THE GAY LIBERATION FRONT, AUTHOR
Over the past 54 plus years, Allen Young has secured his legacy as an author, journalist, writer, and gay liberationist. He graduated with an undergraduate degree from Columbia University in 1962 and then received an M.A. from Stanford and an M.S. from Columbia University. In 1964 he received the Fulbright Award and spent three years in Brazil, Chile, and other Latin American countries, writing for The New York Times, The Christian Science Monitor, and several other periodicals. When he returned to the States, he became an anti-Vietnam War activist and was staffed by and wrote for the Liberation News Service. In 1969, he and other members of the Students for a Democratic Society organized the Venceremos Brigade. The Venceremos Brigade was formed as a coalition of young people who wanted to show solidarity with the Cuban Revolution by working alongside native workers, challenging U.S. policies towards Cuba. Later, increasingly aware of the Cuban regime's harsh anti-gay policies, he became disillusioned with the regime and wrote a book, Gays Under the Cuban Revolution. Allen became involved with the gay liberation movement in 1970 when he joined the New York Gay Liberation Front. In 1973, he moved to rural Massachusetts where he has published numerous books and anthologies, including Out of the Closets: Voices of Gay Liberation, After You're Out: Personal Experiences of Gay Men and Lesbian Women, and most recently his biography, Left, Gay & Green: A Writer's Life.
"In 1961, I had my first crush in college—a repressed homosexual relationship with my college roommate. We were close friends, took a lot of classes together, and were physically involved. We were also intellectually compatible. We both enjoyed the sex that we had. However, while this was happening, I had no awareness of homosexuality except seeing the word in the dictionary and knowing it was a sickness. I was concerned. Am I sick? I decided that I better see a psychiatrist, and I did. Before I went to Brazil for a scholarship, I approached a psychiatrist, Dr. Rubinfine, who I knew socially in New York. He was a left-wing psychiatrist, and we had a nice relationship. I told him that it was terrifying for me to go to him and that I was a homosexual. I asked him if he could help me. Can you cure me? I actually used the word cured. He said, well, you know me socially, I can't do that. Go to the Psychiatric Institute at Columbia University. I went to Columbia, and the doctor there said, we can't start your treatment here. This involves years of treatment, and you're going to Brazil. He took a book off his shelf, and he gave me the name and address of a psychiatrist in Rio de Janeiro.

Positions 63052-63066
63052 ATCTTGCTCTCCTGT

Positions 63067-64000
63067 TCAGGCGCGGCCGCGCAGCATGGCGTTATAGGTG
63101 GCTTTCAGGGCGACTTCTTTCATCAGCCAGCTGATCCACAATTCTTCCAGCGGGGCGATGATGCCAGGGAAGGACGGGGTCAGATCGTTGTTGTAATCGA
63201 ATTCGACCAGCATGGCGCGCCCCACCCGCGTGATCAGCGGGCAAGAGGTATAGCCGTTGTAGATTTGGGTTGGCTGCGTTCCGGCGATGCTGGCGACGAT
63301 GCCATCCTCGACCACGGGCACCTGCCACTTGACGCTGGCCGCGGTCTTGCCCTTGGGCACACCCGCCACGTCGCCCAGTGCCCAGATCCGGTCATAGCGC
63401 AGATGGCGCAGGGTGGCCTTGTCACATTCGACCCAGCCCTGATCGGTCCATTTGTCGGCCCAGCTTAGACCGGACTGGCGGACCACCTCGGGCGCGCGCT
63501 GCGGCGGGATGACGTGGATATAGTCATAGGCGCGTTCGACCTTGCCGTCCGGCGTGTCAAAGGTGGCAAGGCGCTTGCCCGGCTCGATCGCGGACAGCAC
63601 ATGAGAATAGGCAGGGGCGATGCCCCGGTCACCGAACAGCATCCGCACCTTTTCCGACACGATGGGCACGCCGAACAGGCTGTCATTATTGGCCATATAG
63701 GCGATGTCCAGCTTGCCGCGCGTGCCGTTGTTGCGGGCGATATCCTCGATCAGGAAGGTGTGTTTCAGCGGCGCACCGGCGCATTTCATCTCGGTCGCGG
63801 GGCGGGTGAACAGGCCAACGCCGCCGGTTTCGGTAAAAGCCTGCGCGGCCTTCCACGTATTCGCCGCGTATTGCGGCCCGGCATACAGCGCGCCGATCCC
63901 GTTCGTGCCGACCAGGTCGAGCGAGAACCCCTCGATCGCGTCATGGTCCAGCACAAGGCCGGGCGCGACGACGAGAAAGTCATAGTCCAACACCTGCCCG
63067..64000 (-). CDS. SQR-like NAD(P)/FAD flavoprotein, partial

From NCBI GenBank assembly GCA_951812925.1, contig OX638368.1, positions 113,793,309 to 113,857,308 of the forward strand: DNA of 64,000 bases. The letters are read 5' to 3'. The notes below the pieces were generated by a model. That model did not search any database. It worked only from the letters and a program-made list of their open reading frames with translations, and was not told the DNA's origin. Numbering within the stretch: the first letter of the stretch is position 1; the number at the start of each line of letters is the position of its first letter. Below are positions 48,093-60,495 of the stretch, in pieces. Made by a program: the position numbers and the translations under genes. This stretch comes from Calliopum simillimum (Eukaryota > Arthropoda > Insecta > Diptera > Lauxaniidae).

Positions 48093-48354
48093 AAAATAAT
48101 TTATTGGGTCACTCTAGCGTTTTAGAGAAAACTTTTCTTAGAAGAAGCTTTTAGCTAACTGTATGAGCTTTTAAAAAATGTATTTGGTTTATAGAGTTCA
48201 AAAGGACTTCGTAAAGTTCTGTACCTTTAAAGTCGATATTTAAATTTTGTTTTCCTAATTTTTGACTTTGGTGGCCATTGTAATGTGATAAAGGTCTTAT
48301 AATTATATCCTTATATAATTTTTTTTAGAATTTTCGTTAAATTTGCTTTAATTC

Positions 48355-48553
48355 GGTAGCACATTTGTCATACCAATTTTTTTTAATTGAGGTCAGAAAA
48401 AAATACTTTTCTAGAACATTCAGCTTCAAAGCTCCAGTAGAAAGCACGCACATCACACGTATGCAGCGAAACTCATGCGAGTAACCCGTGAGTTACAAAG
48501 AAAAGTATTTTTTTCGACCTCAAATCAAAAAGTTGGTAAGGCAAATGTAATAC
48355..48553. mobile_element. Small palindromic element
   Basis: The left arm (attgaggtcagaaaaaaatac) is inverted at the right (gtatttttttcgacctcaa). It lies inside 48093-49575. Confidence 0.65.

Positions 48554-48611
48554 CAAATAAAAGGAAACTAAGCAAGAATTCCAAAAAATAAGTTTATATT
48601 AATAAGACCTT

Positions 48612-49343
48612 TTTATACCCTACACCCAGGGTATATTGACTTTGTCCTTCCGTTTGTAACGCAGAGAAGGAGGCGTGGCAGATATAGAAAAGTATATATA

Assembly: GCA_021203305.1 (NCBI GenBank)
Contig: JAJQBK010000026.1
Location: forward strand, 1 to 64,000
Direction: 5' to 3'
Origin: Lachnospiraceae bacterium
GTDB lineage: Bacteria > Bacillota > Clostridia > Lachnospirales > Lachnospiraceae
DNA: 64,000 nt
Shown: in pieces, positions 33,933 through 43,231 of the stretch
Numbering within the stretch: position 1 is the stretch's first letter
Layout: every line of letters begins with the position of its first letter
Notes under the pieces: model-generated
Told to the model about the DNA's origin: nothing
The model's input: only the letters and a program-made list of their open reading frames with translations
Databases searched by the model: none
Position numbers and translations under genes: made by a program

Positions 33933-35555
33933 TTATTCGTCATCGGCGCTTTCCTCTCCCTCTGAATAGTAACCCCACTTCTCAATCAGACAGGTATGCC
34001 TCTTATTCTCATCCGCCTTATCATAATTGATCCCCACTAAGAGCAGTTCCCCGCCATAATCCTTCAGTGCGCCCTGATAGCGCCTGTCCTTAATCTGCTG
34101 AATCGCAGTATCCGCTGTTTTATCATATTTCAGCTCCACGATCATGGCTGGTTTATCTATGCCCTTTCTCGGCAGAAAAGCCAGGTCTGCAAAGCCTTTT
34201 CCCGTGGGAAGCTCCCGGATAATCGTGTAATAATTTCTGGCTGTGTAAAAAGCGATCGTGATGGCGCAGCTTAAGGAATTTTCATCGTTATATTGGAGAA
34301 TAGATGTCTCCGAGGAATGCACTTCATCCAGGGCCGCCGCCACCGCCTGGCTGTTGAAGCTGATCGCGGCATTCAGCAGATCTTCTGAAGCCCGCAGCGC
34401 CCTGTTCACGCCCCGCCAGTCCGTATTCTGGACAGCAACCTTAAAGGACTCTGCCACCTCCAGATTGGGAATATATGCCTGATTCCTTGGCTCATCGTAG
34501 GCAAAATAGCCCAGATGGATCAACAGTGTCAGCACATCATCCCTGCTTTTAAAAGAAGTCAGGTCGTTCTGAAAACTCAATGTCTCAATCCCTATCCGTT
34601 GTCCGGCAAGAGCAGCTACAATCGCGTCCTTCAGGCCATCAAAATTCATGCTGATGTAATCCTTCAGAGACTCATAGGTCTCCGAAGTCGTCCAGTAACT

In Brazil, I talked to the psychiatrist in Portuguese twice a week and began psychotherapy. At the same time, I met some other gay men. I became friends with them, and they taught me about cruising, and I started having more and more sex with men. The psychiatrist said things—he almost said nothing, but when he did say something, I said to myself, this is stupid. This is ridiculous. I'm gay. Self-awareness and self-acceptance were a very, very big part of me coming out. I considered these psychiatrists to be very important enemies of the people—they were our enemies. There were six authors, six psychiatrists, doctors in particular, whose books were very popular and very important.
When I was doing my first writings, I listed the names of those authors and the titles of those six books, and I said, 'These books are killing us. These books are very dangerous, and we need to counter all of the ideology, the false science.' There also have been scientists in the past doing bad things, and among those were these psychiatrists, and thank goodness we have had a change of that mentality, but we had to fight for it. It was a big fight, lots of demonstrations, lots of marches, lots of lobbying and so on. When I came back in 1970, I got involved in the gay liberation movement, starting with the New York Gay Liberation Front. The Gay Liberation Front was the first place I felt at home—the first place where I felt that I was a whole person. The people I was close to then are still some of my closest and most important friends."